THE OFFICIAL BLOG
I have always been fascinated by the study of animal behavior. As a matter of fact, behavioral science was my minor in college for a time. (Until I could not manage to pass organic chemistry. Three times. Consider that a closed door.) When I spend my days (and sometimes nights) here surrounded by and observing animals of all kinds - I am in my happy place.
I love animals. I am an animal lover. However, I have noticed that I am not an animal lover in quite the same was as a lot of my animal-loving peers. You see, I love animals best when they are being animals.
I am not, in fact, a robot. I do enjoy cuddly moments of human interaction with creatures. It's just that I especially love to be near animals when they are doing what is most natural for them. That may sound sort of crunchy and far-out groovy, but really it is practical. Animals behave better when they are behaving naturally. The clincher is figuring out what is natural for them -- and what is not.
We often choose what is not good for us.
Put down that Little Debbie snack cake and read that again: We often choose what is not good for us. You could blame it entirely on free will - a rather important thing that other animals lack as they depend on instinct alone. But you would be missing a key to the puzzle. In addition to free will, we humans also have instincts. Reaching for that Twinkie may be more instinctual than you think.
But wait! Twinkies are not natural! How could I have an instinctual drive to eat Twinkies? Why do chickens eat styrofoam when there is a bowl of fresh, organic, non-GMO chicken feed right there? Why does your goat stand out in the cold rain next to his shelter all day?
There is a long and complicated answer to this question that is far too meaty for a mere blog post. However, it essentially comes down to one thing: Stress.
Everyone who just read that word nodded their head in recognition. We all know everything there is to know about stress, don't we? But I think maybe we don't. I think it is safe to assume that we all understand the effects of stress just fine. We know what we mean when we say we are stressed out. However, knowing what stress actually is may be helpful.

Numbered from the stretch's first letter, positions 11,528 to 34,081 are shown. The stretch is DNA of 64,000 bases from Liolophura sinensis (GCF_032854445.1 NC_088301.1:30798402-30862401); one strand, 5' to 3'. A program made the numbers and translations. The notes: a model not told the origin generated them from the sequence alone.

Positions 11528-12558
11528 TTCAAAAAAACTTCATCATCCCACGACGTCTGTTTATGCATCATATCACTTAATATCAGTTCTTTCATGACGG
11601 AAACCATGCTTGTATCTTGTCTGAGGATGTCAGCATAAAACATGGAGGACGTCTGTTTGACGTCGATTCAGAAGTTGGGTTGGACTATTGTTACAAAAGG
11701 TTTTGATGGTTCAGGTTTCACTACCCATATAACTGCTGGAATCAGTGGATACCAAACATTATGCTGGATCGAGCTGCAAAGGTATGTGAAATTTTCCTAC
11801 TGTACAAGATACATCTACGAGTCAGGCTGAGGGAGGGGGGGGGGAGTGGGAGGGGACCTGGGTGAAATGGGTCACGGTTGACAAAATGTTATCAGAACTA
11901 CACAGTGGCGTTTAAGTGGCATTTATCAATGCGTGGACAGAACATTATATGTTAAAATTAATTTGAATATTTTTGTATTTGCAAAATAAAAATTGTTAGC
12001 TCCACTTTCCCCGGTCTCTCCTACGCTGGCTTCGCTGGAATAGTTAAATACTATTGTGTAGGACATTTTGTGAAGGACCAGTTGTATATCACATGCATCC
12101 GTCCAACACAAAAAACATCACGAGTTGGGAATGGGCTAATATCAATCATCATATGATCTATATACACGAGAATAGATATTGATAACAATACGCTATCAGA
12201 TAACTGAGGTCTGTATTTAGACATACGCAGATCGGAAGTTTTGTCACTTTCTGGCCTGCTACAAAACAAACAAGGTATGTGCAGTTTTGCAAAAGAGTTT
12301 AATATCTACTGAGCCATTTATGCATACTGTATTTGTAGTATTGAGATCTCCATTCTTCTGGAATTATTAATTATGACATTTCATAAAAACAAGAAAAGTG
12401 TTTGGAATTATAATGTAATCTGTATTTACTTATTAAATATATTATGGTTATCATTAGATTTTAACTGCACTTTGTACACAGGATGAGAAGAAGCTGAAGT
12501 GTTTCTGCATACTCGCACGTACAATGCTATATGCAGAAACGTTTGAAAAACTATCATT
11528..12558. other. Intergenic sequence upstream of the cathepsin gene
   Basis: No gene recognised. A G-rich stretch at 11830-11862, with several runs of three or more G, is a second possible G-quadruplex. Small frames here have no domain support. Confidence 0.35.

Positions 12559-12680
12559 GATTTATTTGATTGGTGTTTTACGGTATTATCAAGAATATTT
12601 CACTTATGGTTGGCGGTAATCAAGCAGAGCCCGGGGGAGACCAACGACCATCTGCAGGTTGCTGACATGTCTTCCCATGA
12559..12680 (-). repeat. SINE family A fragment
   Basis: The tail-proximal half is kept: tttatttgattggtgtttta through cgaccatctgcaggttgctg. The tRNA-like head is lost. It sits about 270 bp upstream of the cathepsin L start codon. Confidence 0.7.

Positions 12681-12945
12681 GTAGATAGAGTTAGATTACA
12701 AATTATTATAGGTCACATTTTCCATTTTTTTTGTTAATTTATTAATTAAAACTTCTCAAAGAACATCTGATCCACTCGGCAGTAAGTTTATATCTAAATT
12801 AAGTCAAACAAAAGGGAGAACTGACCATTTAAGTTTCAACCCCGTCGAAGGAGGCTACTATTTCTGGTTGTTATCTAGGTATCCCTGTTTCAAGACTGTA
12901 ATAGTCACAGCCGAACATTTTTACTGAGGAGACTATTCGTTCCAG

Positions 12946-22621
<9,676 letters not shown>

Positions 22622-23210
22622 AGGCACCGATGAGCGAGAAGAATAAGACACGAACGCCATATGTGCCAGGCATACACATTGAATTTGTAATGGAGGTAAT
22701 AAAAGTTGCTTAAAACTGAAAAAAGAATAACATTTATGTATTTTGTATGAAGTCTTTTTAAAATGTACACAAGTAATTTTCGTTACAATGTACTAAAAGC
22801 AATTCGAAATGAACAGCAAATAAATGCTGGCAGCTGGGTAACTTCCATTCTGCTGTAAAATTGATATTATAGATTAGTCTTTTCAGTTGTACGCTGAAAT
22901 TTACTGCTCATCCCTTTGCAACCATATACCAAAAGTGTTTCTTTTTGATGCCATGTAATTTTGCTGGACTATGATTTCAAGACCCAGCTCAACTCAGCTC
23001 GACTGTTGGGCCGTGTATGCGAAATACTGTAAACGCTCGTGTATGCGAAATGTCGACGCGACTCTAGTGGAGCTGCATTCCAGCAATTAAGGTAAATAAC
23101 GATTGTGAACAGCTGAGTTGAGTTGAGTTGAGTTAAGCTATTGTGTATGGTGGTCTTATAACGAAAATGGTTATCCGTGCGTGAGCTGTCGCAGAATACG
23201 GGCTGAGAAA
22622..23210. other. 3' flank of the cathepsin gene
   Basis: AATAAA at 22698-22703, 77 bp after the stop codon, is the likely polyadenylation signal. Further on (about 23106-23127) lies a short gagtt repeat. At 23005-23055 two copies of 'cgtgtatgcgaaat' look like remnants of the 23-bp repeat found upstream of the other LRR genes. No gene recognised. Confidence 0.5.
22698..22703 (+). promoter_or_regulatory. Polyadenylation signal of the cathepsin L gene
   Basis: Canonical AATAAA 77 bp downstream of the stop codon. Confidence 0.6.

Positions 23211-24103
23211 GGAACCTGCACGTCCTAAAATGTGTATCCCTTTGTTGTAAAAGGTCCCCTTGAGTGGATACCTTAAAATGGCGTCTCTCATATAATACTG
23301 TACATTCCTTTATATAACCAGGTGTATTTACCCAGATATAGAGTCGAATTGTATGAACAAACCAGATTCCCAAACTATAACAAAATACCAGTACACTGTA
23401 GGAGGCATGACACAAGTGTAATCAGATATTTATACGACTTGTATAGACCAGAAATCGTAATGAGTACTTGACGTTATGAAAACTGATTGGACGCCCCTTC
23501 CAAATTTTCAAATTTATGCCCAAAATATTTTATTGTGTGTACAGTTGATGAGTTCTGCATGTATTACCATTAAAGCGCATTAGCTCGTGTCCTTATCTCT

In the animal world (which you and I are part of), stress is induced when a circumstance is introduced where the instinctual response of the animal is rendered ineffective or detrimental.
Here is an example: Place a mouse in a cage without access to food. The instinctual drive for food is stifled. The mouse is not just hungry. The mouse is stressed. Even if, in theory, the nutritional needs of the mouse could be met by some way other than the mouse actually finding food and eating it - the health of the mouse would steadily decline. More importantly for the point I am making here, however, the mouse would begin to exhibit behavior that is not particularly mouse-like -- not natural behavior.
For centuries, we have actually depended on this stress response in the taming of wild animals. In modern times, it sells Snickers bars and energy drinks.
Food is only an obvious example. Changes in environment, changes in social structure, isolation, restriction of movement, and many other factors will induce stress. And sometimes those factors are not particularly obvious to us.
Great! Free all the animals!
Okay, wait. That's not what I am saying here. Most of the animals we keep are domesticated. Over centuries and, for some, millennia, these creatures have lived and interacted with humans to varying degrees. Their instinctual drives now involve some level of human interaction. Domesticated dogs, for instance, will actually look to the nearest human for guidance when faced with a food puzzle. Domesticated adult cats have developed a special meow that is reserved for communicating their needs... er... demands to humans, and only humans.